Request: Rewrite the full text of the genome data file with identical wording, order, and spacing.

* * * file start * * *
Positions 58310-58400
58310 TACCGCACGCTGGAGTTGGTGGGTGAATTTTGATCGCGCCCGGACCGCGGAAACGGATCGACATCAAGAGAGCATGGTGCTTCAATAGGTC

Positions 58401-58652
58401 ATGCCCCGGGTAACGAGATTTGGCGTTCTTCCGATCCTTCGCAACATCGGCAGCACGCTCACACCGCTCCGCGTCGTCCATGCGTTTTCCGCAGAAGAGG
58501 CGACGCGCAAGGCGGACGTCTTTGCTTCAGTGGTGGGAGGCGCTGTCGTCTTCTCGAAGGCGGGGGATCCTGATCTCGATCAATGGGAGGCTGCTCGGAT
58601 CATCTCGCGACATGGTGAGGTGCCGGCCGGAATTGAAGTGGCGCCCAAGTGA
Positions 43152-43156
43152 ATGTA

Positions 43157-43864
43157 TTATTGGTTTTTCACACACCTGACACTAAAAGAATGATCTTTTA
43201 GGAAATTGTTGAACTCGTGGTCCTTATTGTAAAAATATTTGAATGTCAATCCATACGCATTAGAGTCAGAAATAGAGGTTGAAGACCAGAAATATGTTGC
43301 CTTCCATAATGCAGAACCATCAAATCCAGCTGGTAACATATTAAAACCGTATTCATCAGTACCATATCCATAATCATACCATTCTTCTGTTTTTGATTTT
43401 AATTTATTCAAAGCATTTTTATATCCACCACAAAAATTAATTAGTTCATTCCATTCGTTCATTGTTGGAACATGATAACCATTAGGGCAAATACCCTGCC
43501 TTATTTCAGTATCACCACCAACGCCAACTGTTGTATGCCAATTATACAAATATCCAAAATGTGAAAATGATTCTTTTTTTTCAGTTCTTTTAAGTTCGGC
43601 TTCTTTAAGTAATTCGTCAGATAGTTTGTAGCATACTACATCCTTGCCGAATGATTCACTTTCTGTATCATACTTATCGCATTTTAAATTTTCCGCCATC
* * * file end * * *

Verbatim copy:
Positions 58310-58400
58310 TACCGCACGCTGGAGTTGGTGGGTGAATTTTGATCGCGCCCGGACCGCGGAAACGGATCGACATCAAGAGAGCATGGTGCTTCAATAGGTC

Positions 58401-58652
58401 ATGCCCCGGGTAACGAGATTTGGCGTTCTTCCGATCCTTCGCAACATCGGCAGCACGCTCACACCGCTCCGCGTCGTCCATGCGTTTTCCGCAGAAGAGG
58501 CGACGCGCAAGGCGGACGTCTTTGCTTCAGTGGTGGGAGGCGCTGTCGTCTTCTCGAAGGCGGGGGATCCTGATCTCGATCAATGGGAGGCTGCTCGGAT
58601 CATCTCGCGACATGGTGAGGTGCCGGCCGGAATTGAAGTGGCGCCCAAGTGA
Positions 43152-43156
43152 ATGTA

Positions 43157-43864
43157 TTATTGGTTTTTCACACACCTGACACTAAAAGAATGATCTTTTA
43201 GGAAATTGTTGAACTCGTGGTCCTTATTGTAAAAATATTTGAATGTCAATCCATACGCATTAGAGTCAGAAATAGAGGTTGAAGACCAGAAATATGTTGC
43301 CTTCCATAATGCAGAACCATCAAATCCAGCTGGTAACATATTAAAACCGTATTCATCAGTACCATATCCATAATCATACCATTCTTCTGTTTTTGATTTT
43401 AATTTATTCAAAGCATTTTTATATCCACCACAAAAATTAATTAGTTCATTCCATTCGTTCATTGTTGGAACATGATAACCATTAGGGCAAATACCCTGCC
43501 TTATTTCAGTATCACCACCAACGCCAACTGTTGTATGCCAATTATACAAATATCCAAAATGTGAAAATGATTCTTTTTTTTCAGTTCTTTTAAGTTCGGC
43601 TTCTTTAAGTAATTCGTCAGATAGTTTGTAGCATACTACATCCTTGCCGAATGATTCACTTTCTGTATCATACTTATCGCATTTTAAATTTTCCGCCATC